Improved Productivity. Through Web

confer-encing, companies can accomplish more with less. Rather than forcing people to face traffi c or fl y to meet, train, or communicate, you give them a way to effi ciently meet their objectives.

Reduced Costs. Companies can reduce the

hard costs associated with travel, meeting, and training by leveraging virtual communication capabilities.

Increased Revenue. By moving beyond the

face-to-face marketing and selling model, com-panies can generate more leads and increase the number of interactions with prospective clients.

Enhanced Communication. By

communi-cating more widely and rapidly, companies enhance internal and partner alignment. They also gain a greater consistency of message by communicating to larger groups in a unifi ed way. This helps build a sense of connected-ness among dispersed employees, agents, and associates – and ensures that they are well supported in the fi eld.

Strengthened Talent and Staff Loyalty.

Addressing the problem of employee and associate turnover head on, Web conferencing enables you to provide the rich training and educational experiences that develop people and teamwork, strengthen loyalty, and enhance personal performance.

Success Criteria: What to Look for in a Web

Conferencing Solution

Financial services organizations that are considering an investment in Web conferenc-ing solutions should consider the criteria now guiding many of their leading peers.

Deployment options. Financial services fi rms

should have the security and technology op-tion of keeping sensitive informaop-tion on their own networks and servers – an element of on-premise deployment. In other cases, fi rms prefer the limited obligations on IT resources associated with hosted solutions. Insist on a fl exible sales model that allows you to choose one or the other.

Common enterprise platform. Look for

solu-tions based on a common platform that covers various types of applications – whether train-ing, corporate communication, markettrain-ing, or sales. The modalities of the solution should be tightly integrated instead of bolted together. Ask yourself: Are users and content centralized on one platform? Is everyone logging onto a single system?

Compliance with key standards. One should

seek solutions that are compliant with or en-able compliance with key standards, legislation, and regulatory statutes in the fi nancial services industry. In many cases, it is critical to be able to block any part of the system that exposes restricted information. Your Web conferencing solution should enable administrators to set various user permissions and authorization levels.

High quality support. Solution providers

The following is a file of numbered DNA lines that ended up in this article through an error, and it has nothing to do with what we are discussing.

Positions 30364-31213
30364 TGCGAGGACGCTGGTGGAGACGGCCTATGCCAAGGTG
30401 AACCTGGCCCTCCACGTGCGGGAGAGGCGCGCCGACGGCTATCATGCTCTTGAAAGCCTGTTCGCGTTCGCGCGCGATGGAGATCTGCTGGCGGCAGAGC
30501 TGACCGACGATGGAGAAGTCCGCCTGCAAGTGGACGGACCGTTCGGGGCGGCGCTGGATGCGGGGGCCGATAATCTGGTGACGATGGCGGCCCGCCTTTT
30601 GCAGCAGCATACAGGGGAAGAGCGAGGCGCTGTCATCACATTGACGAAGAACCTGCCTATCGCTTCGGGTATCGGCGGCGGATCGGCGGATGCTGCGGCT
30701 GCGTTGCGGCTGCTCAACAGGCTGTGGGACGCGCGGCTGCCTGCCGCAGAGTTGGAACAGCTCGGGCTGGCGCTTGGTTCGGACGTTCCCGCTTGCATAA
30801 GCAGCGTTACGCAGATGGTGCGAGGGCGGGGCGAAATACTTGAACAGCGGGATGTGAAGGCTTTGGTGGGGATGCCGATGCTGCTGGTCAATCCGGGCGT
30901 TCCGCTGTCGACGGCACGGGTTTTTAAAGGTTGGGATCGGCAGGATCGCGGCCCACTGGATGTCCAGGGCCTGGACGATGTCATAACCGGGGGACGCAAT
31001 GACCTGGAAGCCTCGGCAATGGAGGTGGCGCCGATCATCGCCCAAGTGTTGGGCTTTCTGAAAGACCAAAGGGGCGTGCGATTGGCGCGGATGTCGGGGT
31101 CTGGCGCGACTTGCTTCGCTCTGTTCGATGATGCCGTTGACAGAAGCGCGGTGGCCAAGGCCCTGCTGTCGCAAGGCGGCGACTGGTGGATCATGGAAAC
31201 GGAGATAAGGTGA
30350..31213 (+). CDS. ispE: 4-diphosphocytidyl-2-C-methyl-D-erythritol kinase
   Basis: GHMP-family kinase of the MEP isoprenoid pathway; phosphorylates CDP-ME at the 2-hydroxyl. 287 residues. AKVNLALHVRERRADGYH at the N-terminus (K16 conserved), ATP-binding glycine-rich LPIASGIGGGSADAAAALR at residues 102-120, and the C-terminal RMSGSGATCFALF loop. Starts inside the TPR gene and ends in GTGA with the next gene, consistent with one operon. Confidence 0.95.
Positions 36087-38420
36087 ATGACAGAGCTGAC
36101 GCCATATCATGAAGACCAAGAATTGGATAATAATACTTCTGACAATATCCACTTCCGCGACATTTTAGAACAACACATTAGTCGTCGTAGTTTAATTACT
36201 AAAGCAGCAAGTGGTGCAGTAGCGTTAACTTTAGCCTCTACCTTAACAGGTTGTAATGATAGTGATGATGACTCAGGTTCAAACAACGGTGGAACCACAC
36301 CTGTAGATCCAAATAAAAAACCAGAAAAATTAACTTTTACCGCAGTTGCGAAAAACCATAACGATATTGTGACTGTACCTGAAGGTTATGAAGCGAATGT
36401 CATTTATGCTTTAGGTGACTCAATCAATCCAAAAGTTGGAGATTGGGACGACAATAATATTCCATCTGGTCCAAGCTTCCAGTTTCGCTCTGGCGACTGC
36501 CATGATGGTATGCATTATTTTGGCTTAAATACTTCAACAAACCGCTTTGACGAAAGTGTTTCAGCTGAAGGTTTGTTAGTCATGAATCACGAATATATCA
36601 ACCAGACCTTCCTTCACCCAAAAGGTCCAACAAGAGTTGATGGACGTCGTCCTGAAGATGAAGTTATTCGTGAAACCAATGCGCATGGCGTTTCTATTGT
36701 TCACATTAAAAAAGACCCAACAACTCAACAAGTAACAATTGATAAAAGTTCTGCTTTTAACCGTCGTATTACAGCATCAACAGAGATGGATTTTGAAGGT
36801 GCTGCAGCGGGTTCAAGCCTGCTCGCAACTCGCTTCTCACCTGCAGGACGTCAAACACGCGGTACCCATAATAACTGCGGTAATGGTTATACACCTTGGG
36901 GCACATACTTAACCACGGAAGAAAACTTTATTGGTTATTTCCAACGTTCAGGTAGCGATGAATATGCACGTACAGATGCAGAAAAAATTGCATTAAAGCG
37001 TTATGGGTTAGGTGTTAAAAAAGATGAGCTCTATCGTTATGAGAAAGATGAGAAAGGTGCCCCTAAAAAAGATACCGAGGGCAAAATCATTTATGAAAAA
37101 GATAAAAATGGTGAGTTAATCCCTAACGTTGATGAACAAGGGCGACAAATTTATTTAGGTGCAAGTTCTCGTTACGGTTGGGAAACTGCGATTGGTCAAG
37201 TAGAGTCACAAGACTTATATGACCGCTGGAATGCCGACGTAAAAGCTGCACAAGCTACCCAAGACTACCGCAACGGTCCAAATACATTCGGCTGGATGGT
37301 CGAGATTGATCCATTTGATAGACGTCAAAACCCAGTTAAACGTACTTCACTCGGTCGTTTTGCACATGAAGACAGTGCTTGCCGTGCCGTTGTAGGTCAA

should be expected to provide highly qualifi ed, domestic support to employees and IT manag-ers. Customers need articulate, friendly support as opposed to off-shored support technicians who have little familiarity with the particular application.

Pricing options. While some solution

provid-ers only allow customprovid-ers to rent their software through subscriptions, many organizations can realize the highest return on investment and lowest total cost of ownership by purchas-ing their software licenses. Web conferencpurchas-ing vendors should provide this option.

You should also

expect the solution

to be available

on a hosted and

an on-premise

(i.e. installed)

basis, enabling

you to choose the

deployment most

appropriate to your

objectives.

(7)

These are some of the core issues that decision-makers must consider as they look to maximize value of their investments in Web Conferencing. By ensuring these criteria are met and making smart investments, fi nancial services fi rms can take the key steps necessary to improve com-munication, enhance collaboration, accelerate learning, cut costs, and enhance valuable relation-ships.

About iLinc Communications, Inc.

iLinc Communications, Inc. is a leading developer of award-winning Web collaboration software and audio conferencing services. Its clients in the fi nancial services industry include CitiGroup; JP Morgan Chase; Travelers Insurance; Guardian Insurance; Farm Bureau Insurance. The iLinc Suite is used globally by customers for highly secure and cost-effective collaborative meetings, presentations, and training sessions. iLinc is one of the few carrier-class providers that permits the purchase of a perpetual software license, that may be either installed inside of a customer’s network or hosted by iLinc. More information about iLinc at www.ilinc.com.

Learn more about the iLinc Enterprise Web & Audio Conferencing Suite

by scheduling a one-one-one demo:

www.ilinc.com/ilincdemo

References